(CNN) - The House Ethics Committee announced Monday it was extending its investigation into allegations that Rep. Cathy McMorris Rodgers violated House rules and federal campaign laws by using official staff to perform political work for her re-election campaign.
McMorris Rodgers is the fourth-ranking House Republican. Viewed as a rising star in a party that has struggled to gain support among women voters, she was tapped by House Speaker John Boehner earlier this year to give the GOP response to President Barack Obama's State of the Union address.
Along with its announcement, the Ethics Committee released a report by the independent Office of Congressional Ethics outlining the allegations against McMorris Rodgers. It details instances when aides from her congressional office helped her prepare for campaign debates and wrote news releases and speeches specifically for political events. The OCE report also found that an outside campaign consultant who was on McMorris Rodger's political payroll provided services for her office, such as preparing her for events after her election and interviewing candidates for jobs on her official staff.
The report also raises allegations that McMorris Rodgers improperly mixed official funds and campaign money in her race against Rep. Tom Price of Georgia for her leadership post in 2012.
The Ethics Committee did not launch a formal probe of the matter, and it did not set any deadline for any next step, so it's unclear whether the current review will lead to any further action. After OCE sends a report to the Ethics Committee, it has 90 days to review it and state what, if any action, it will take.
A source close to McMorris Rodgers noted that because the OCE report that triggered the ethics review was sent around the Christmas holidays and the committee has spent recent weeks replacing senior staff, it was not surprising that it needed more than 90 days to look at it.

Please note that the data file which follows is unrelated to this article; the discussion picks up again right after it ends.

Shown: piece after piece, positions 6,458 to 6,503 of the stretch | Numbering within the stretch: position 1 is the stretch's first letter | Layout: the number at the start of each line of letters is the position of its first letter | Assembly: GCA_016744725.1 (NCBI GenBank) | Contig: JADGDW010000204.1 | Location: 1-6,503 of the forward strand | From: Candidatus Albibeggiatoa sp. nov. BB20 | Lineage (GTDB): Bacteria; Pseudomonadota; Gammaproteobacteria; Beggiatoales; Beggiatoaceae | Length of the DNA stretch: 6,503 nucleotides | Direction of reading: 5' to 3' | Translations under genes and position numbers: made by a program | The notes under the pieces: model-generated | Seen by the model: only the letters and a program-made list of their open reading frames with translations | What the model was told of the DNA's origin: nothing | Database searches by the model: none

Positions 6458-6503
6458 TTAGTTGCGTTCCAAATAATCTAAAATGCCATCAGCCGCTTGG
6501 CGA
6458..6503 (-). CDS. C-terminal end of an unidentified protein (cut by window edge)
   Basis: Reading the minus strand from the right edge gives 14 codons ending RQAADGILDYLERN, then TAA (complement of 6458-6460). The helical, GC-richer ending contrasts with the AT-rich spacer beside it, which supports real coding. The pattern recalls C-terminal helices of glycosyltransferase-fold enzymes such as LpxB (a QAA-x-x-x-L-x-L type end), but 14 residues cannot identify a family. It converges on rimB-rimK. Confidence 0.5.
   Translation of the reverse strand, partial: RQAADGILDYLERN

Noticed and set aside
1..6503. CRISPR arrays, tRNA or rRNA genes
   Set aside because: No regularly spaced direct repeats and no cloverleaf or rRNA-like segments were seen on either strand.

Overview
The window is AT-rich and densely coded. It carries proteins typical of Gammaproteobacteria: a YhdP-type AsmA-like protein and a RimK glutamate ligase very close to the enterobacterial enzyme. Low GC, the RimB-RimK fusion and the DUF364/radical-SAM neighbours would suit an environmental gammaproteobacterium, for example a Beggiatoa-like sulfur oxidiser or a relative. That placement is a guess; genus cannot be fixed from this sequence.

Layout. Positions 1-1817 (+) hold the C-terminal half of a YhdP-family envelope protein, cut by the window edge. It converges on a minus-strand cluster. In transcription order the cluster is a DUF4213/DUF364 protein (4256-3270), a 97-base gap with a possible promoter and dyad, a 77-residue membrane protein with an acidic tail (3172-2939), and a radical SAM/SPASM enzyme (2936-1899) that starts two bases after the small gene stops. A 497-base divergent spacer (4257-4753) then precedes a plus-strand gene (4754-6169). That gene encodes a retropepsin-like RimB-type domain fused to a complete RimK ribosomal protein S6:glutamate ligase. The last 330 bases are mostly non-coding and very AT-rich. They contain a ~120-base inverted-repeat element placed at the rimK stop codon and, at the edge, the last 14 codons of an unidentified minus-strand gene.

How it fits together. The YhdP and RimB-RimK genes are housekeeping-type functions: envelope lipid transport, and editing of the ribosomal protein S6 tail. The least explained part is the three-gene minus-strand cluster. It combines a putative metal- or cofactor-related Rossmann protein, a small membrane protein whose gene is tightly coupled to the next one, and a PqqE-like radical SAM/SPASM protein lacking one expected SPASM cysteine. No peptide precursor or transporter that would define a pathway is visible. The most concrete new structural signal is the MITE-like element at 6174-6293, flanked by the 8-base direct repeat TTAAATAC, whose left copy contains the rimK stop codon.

McMorris Rodgers' attorney, Elliot Berke, released a written statement predicting the Ethics Committee would ultimately dismiss the case and saying the initial complaint was based on "frivolous allegations from a single source - a former employee who then discredited himself by admitting to his own improper conduct."
Todd Winer, a former communications aide to McMorris Rodgers who was dismissed by her office, filed a complaint last year with OCE charging that the Washington state Republican had violated House rules about commingling funds for her leadership race. But the more serious allegations in the 32-page OCE report come from the numerous instances it lists where aides in McMorris Rodgers' congressional office traveled to her district for political work and attended the 2012 Republican National convention on official time.
House rules expressly prohibit the use of official resources for any campaign or political purposes. According to the House Ethics manual, any congressional aides who do any campaign work while remaining on an official congressional payroll must keep detailed records.
One e-mail exchange in the report details a debate preparation session that took place in McMorris Rodgers congressional office in the Rayburn House office building in Washington, D.C.
Regarding the 2012 leadership race, House rules do allow members to use money from personal campaign accounts and official office allowances to cover costs incurred in leadership races. But there are restrictions on mixing the two and on the types of activities that can be paid for with the funds.
But Berke's statement maintains, "Neither Congresswoman McMorris Rodgers nor any other staff members were aware of this conduct and countered all of the allegations with the facts: at no time did they improperly mix official and campaign resources. As the record shows, the congresswoman and all other staff members complied with all laws, House rules and standards of conduct."